The older generation is increasingly embracing technology to stay connected and remain independent, but technology can be intimidating for some seniors due to fears associated with people having access to personal information. As this article in The Tennessean points out, “computer use among Americans age 65 and older has doubled in the past 10 years, and Internet usage among that age group has more than tripled. Nearly half of people age 75 and older own a cellphone. Seniors are the fastest growing demographic on Facebook.”
Monthly Archive: May 2011
According to one security company’s analysts, there are several cybercrime predictions that you should prepare for in the coming decade. The group that has made these predictions, Kaspersky Lab, says the problem of privacy protection will be one of the key issues of the decade.
Think hacking is difficult? Think again. CEO Kent Lawson outlines the two basic ways that cyberpunks can snoop on your online activities and explains why security experts (and even most WiFi hotspot Terms and Conditions) urge consumers to use a Virtual Private Network to secure their Internet communications.
Check out this article and video from a CBS news affiliate in Atlanta, which shares the “not-so-hot part about WiFi hotspots,” and why unencrypted devices are easy for hackers to crack. Check out the video for a glimpse of people working “triple-fisted” at the café (that would be working at a table with a smartphone, laptop, and a tablet). Also hear why a security expert thinks public hotspots are now easier than ever for hackers to infiltrate, thanks to tools like Firesheep.
With more than 100 million registered user scattered across 200-plus countries worldwide, LinkedIn, which went public on May 19 of this year, is a social network that will have to watch its back as security and privacy concerns loom.
BusinessInsider.com shares four simple steps to prevent you or your company from ever becoming a victim of data theft. The number-one tip is to “steer clear of WiFi” but if and when you do use public wireless, the article says to make sure to use the most up-to-date security protections. Also, don’t access company files from WiFi hotspots, as they may not be protected. Read the entire article here for the other three tips.
Dislike to Facebook’s ‘Like’ Button: Graphic Illustrates How Social Network Blurs Line Between Consumer Privacy and Interests
Did you know that every time you’re reading an article on a non-Facebook page, like MSNBC, or CNN, or any other website that has installed the social-media widgets, those details are forever tied to your online profile? Check out the details in this article, along with a powerful visual graphic, to understand how it all works.
Seniors in Richmond, Kentucky, recently attended a free “Scam Jam” seminar to learn how to prevent falling victim to insurance fraud or identity theft. The speakers told the audience that the elderly are one of the largest targets of insurance swindlers, and an average identity-theft victim can expect to see over $6,000 illegally charged in their name. Some common investment fraud schemes occur via Internet and social networking scams, and as this article in The Richmond Register explains, “identities are stolen for a variety of reasons, but can allow the con artists to open credit card accounts, take out loans, apply for utility and cell phone services, open bank accounts, seek employment, and obtain medical care.”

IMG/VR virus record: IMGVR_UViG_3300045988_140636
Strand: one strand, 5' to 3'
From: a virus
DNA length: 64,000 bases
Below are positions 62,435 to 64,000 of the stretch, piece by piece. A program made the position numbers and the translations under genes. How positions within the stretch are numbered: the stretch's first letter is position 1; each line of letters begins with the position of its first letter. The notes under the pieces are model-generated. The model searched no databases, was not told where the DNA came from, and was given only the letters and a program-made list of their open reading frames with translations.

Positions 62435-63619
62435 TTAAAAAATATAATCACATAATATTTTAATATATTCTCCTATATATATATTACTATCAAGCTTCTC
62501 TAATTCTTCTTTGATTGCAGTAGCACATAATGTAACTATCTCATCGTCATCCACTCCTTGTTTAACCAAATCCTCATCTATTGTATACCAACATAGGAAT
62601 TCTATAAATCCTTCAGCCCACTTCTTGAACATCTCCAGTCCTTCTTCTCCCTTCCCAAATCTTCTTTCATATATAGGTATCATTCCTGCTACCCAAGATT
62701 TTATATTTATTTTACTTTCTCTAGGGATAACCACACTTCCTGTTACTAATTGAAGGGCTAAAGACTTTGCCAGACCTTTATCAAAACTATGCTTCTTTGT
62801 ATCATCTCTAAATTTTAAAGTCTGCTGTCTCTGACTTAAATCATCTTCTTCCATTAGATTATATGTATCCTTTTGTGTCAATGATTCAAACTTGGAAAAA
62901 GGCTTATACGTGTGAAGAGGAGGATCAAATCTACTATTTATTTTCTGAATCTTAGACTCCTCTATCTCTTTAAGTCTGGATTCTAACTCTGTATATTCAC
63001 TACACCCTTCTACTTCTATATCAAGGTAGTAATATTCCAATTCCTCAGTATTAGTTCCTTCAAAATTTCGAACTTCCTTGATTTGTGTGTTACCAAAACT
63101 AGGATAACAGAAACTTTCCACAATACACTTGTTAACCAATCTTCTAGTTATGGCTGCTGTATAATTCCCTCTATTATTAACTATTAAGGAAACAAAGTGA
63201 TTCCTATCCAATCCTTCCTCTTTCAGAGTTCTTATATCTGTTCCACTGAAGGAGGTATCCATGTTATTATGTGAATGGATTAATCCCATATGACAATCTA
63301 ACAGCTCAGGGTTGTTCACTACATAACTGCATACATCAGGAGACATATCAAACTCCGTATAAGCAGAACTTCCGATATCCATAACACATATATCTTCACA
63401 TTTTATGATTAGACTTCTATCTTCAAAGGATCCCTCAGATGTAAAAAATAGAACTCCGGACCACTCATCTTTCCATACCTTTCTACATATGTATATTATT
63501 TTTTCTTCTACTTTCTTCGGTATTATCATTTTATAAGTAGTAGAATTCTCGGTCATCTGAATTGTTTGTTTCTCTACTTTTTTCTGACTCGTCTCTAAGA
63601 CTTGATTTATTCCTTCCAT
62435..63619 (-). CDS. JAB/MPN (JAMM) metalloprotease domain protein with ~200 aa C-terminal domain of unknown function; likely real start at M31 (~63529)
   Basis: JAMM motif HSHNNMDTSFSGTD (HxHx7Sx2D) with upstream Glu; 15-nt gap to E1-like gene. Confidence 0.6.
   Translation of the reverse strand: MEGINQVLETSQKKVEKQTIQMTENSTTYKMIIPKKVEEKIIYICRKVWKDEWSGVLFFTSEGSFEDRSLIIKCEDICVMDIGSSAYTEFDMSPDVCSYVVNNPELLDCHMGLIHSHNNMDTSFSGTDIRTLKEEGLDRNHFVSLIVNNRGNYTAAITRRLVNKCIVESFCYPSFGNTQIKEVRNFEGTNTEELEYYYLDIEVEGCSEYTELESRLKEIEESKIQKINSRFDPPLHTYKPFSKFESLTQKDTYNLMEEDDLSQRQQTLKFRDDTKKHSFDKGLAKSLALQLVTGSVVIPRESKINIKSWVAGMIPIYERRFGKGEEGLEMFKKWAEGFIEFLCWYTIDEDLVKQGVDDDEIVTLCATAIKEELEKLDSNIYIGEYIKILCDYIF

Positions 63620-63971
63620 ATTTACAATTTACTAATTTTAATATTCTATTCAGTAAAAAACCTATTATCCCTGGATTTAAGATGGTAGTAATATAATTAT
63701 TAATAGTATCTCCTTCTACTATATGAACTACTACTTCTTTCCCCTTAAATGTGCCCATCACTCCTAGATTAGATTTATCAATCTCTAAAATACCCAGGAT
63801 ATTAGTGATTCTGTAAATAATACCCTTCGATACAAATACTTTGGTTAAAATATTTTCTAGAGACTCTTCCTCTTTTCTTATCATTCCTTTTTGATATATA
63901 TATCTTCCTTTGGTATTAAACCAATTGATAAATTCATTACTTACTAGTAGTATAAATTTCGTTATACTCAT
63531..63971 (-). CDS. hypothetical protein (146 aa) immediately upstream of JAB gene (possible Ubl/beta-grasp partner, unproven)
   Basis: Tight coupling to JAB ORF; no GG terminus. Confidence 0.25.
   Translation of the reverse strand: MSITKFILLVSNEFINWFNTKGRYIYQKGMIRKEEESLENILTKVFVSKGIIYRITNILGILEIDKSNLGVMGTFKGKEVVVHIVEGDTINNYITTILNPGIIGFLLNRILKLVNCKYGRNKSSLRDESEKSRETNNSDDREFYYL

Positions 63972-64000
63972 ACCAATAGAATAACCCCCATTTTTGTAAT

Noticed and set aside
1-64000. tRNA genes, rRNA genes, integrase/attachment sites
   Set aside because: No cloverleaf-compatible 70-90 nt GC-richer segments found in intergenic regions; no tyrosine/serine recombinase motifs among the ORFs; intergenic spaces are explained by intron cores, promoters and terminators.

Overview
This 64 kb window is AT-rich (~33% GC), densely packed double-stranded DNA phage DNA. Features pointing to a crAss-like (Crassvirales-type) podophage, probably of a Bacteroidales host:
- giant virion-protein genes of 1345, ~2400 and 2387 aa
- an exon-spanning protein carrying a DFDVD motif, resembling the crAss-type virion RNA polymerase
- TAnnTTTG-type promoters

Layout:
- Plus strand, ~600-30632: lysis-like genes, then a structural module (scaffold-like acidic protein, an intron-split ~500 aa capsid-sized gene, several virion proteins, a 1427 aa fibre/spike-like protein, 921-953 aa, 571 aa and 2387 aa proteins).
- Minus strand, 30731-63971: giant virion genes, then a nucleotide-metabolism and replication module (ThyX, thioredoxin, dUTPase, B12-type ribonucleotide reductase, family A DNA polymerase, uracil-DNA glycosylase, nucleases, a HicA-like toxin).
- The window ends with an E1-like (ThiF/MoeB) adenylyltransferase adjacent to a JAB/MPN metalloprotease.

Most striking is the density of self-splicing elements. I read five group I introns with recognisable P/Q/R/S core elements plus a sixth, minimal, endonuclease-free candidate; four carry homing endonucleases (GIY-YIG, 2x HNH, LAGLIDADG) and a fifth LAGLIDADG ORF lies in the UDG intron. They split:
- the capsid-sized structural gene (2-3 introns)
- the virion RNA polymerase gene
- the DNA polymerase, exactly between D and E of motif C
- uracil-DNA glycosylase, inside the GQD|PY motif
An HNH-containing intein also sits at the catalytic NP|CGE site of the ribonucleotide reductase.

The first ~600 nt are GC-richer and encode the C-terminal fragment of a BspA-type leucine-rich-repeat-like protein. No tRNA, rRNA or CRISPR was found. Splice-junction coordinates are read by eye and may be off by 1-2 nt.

Most Facebook users are familiar with the “like” button. It was first introduced to Facebook in February of 2009 and from the start was met with huge success. It is a great way for users to show that they support anything from a bagel shop to their friend buying a new car. Inevitably though, with the invention of the “like” came the burning desire of users to be able to dislike something. Thus the mythical “dislike” button was born. There were many questions and rumors surrounding whether or not Facebook would allow users to express their discontent for their friends’ relationship status change from “in a relationship” to “single,” to express discontent with a post, or disagree with a friend’s choice of sports team affiliation.
Connecticut Senator Richard Blumenthal has asked executives at Apple, Google, Nokia, Blackberry maker Research in Motion, Skyhook, and Microsoft about how they collect data from private wireless networks to create maps of WiFi service. Citing privacy concerns, Blumenthal wrote in the letter that “attempting to document the locations of personal wireless networks in individuals’ homes without their knowledge or consent raises issues of what constitutes a reasonable expectation of privacy for an ordinary citizen.” This article on Bloomberg.com explains more about the Senator’s issues, as well as other wireless news affecting the big search and smartphone providers.
Three computer researchers say they have discovered a major privacy flaw with Android smartphones that may lead to attacks over unencrypted WiFi networks. This article on CNN points out that “users of Android devices running versions 2.3.3 and below could be susceptible to attack when they are connected to unencrypted WiFi networks. Anyone else on that network could gain access to, modify or delete Android users’ calendars, photos, and contacts.” Just 3% of Android users have the latest versions of the operating system, but a Google spokesperson says the company is working on fixing the problems for all users.
The Federal Trade Commission recently had a meeting with Congress to explain how it is protecting consumers’ privacy on mobile devices. The FTC said it is working to create solutions that protect consumers without stifling technology innovations, but what exactly does that mean for the millions of smartphone and tablet users out there? Check out five highlights from the testimony you need to know.